"The genie of the ring appears to Aladdin"

The Arabian Nights Entertainments

One Thousand and One Nights or The Arabian Nights Entertainments is a collection of Middle Eastern folktales compiled in Arabic during the Islamic Golden Age. Popular stories associated with The Nights include “The Seven Voyages of Sinbad the Sailor,” “Ali Baba and the Forty Thieves,” and “Aladdin’s Wonderful Lamp,” shown here. The later two tales, however, were not part of the original Arabic manuscripts and were added by Antoine Galland with the first European version of the tales, Les mille et une units (1704-1717). The book featured is a compilation of Galland's stories in English translation edited by Andrew Lang, a Scottish folklore collector best known for his colored fairy books.

Lang made significant changes to these stories which were complex not only syntactically but also in terms of content. In an attempt to appeal to children, he excluded sexual references as well as anti-Semitic remarks which were plentiful in Galland's translation. However, Lang also omitted positive descriptions of Islamic cultures and important details, such as the original setting of "Aladdin" in China. Therefore, these stories should not be seen as authentically Middle Eastern, but rather as European social and cultural commentary.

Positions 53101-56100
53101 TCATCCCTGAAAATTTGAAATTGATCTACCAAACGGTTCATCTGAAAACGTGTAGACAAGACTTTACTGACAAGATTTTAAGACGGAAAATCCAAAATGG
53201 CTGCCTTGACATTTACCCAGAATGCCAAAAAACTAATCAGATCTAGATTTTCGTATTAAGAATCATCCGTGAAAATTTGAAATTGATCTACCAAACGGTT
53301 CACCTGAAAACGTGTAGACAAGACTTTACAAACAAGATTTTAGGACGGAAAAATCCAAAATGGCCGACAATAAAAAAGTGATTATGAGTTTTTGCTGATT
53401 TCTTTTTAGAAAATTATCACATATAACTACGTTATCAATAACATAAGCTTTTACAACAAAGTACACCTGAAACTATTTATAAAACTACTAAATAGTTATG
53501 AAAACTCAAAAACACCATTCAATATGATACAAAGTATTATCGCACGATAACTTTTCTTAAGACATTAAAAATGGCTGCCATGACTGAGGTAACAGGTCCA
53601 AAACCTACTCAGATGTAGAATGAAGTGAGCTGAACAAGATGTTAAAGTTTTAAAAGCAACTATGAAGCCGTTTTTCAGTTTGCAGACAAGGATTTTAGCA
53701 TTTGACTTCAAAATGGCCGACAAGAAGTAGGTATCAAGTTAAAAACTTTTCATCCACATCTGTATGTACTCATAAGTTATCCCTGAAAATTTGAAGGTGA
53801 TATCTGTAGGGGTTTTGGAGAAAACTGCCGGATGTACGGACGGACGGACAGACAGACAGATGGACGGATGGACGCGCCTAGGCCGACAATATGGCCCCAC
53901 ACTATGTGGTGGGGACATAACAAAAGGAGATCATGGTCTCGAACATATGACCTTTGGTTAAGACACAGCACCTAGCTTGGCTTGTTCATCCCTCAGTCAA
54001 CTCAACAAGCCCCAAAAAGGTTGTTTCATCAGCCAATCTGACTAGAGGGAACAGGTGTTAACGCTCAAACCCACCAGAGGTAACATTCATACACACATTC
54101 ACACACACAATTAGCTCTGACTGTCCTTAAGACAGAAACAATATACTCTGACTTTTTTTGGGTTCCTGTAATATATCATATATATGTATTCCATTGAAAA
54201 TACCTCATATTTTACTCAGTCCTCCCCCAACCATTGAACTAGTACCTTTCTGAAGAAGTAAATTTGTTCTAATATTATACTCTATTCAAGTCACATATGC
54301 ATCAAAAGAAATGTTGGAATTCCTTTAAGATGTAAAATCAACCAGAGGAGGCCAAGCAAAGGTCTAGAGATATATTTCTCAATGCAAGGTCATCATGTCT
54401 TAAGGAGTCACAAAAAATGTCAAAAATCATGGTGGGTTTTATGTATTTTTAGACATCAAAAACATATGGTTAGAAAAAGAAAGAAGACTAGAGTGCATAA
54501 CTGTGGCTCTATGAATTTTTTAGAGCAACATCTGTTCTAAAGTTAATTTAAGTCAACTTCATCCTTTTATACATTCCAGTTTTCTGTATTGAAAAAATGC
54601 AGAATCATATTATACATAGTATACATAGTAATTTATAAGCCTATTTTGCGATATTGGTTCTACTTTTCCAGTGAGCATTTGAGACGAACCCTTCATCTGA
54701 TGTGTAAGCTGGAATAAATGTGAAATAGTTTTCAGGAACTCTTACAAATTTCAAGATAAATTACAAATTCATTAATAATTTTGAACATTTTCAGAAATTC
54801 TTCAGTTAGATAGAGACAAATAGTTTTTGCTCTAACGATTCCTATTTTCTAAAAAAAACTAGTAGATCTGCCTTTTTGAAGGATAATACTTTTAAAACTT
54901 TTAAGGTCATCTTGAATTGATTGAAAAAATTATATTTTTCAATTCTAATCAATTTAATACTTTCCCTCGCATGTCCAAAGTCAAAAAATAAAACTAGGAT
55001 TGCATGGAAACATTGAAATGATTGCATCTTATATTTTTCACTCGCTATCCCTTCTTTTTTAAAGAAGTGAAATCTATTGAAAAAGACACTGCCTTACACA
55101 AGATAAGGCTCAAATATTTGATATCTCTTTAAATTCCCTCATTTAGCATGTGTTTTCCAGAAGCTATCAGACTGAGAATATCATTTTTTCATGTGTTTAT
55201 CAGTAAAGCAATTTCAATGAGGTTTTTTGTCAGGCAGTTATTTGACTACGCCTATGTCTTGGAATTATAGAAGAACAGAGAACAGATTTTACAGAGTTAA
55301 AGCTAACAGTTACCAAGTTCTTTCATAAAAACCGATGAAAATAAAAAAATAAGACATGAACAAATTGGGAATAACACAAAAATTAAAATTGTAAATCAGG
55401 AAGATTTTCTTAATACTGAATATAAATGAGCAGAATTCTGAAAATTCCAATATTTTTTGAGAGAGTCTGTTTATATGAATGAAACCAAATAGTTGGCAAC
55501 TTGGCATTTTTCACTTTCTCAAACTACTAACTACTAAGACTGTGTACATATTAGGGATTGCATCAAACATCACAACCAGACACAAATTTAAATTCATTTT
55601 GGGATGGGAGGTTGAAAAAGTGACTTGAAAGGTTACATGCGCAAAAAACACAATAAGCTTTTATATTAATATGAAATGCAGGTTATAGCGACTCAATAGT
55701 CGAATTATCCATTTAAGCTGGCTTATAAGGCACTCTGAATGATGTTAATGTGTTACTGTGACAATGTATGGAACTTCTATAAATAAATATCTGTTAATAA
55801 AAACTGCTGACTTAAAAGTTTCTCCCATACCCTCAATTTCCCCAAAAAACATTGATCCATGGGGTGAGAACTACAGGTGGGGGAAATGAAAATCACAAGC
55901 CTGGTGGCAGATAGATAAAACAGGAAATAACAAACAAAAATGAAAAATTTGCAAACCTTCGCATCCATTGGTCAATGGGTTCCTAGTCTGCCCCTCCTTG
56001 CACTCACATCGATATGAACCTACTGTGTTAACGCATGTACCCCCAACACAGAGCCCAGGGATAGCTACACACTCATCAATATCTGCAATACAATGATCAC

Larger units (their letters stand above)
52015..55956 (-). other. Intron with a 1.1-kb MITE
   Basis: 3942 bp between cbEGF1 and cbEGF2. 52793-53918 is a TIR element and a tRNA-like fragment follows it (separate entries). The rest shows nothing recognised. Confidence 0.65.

"The African magician gets the lamp from the slave"

"Aladdin's Wonderful Lamp"

Even the simplified, children-oriented translation of "Aladdin" in Lang's work is much more involved than the animated Disney adaptation as the folktale involves two genies, two sorcerers, and a magic ring in addition to a magic lamp. Though the many adaptations of the tale vary in their content, at its essence, "Aladdin" is a classic rags-to-riches story, the underlying theme of which is the lower class challenging a corrupt government.

There are many similar stories in other cultures that center around an impoverished boy or soldier who finds a magical item that grants his wishes. The magical item, often a ring, lamp, or box, is often stolen and subsequently recovered through the use of another magical object. Two examples from Western culture are the German fairy tale "The Blue Light" and the literary fairy tale “The Tinderbox” written by Hans Christian Andersen.

Lang, Andrew, editor. The Arabian Nights Entertainments. Illustrated by H. J. Ford. New York: Longmans, Green and Co., 1939. Call number: S.398 Ar1l1939.